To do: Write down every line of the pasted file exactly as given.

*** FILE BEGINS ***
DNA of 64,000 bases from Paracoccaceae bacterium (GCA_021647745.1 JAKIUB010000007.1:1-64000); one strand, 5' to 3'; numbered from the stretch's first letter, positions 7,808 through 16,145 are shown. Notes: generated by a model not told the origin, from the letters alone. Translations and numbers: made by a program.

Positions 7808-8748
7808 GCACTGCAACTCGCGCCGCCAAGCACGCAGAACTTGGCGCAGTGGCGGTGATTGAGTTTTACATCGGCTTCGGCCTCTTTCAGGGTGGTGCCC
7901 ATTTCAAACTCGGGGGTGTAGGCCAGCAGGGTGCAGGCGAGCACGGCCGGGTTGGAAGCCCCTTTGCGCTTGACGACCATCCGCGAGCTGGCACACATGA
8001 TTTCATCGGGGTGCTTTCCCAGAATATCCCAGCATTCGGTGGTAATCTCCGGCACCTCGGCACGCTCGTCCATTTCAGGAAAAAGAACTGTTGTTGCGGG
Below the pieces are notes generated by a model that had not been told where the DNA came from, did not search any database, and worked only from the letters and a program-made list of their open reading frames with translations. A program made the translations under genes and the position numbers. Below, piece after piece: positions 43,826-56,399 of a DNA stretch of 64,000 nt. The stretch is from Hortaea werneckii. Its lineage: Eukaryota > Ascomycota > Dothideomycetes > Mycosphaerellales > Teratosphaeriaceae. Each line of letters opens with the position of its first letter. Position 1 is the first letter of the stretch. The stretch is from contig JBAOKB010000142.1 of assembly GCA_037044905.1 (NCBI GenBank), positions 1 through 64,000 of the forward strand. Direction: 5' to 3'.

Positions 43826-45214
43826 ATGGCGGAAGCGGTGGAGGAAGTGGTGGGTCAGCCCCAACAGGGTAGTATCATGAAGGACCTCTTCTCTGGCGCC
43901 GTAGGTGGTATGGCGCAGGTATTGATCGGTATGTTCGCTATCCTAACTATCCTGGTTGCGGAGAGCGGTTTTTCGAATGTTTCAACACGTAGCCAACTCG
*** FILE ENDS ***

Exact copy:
DNA of 64,000 bases from Paracoccaceae bacterium (GCA_021647745.1 JAKIUB010000007.1:1-64000); one strand, 5' to 3'; numbered from the stretch's first letter, positions 7,808 through 16,145 are shown. Notes: generated by a model not told the origin, from the letters alone. Translations and numbers: made by a program.

Positions 7808-8748
7808 GCACTGCAACTCGCGCCGCCAAGCACGCAGAACTTGGCGCAGTGGCGGTGATTGAGTTTTACATCGGCTTCGGCCTCTTTCAGGGTGGTGCCC
7901 ATTTCAAACTCGGGGGTGTAGGCCAGCAGGGTGCAGGCGAGCACGGCCGGGTTGGAAGCCCCTTTGCGCTTGACGACCATCCGCGAGCTGGCACACATGA
8001 TTTCATCGGGGTGCTTTCCCAGAATATCCCAGCATTCGGTGGTAATCTCCGGCACCTCGGCACGCTCGTCCATTTCAGGAAAAAGAACTGTTGTTGCGGG
Below the pieces are notes generated by a model that had not been told where the DNA came from, did not search any database, and worked only from the letters and a program-made list of their open reading frames with translations. A program made the translations under genes and the position numbers. Below, piece after piece: positions 43,826-56,399 of a DNA stretch of 64,000 nt. The stretch is from Hortaea werneckii. Its lineage: Eukaryota > Ascomycota > Dothideomycetes > Mycosphaerellales > Teratosphaeriaceae. Each line of letters opens with the position of its first letter. Position 1 is the first letter of the stretch. The stretch is from contig JBAOKB010000142.1 of assembly GCA_037044905.1 (NCBI GenBank), positions 1 through 64,000 of the forward strand. Direction: 5' to 3'.

Positions 43826-45214
43826 ATGGCGGAAGCGGTGGAGGAAGTGGTGGGTCAGCCCCAACAGGGTAGTATCATGAAGGACCTCTTCTCTGGCGCC
43901 GTAGGTGGTATGGCGCAGGTATTGATCGGTATGTTCGCTATCCTAACTATCCTGGTTGCGGAGAGCGGTTTTTCGAATGTTTCAACACGTAGCCAACTCG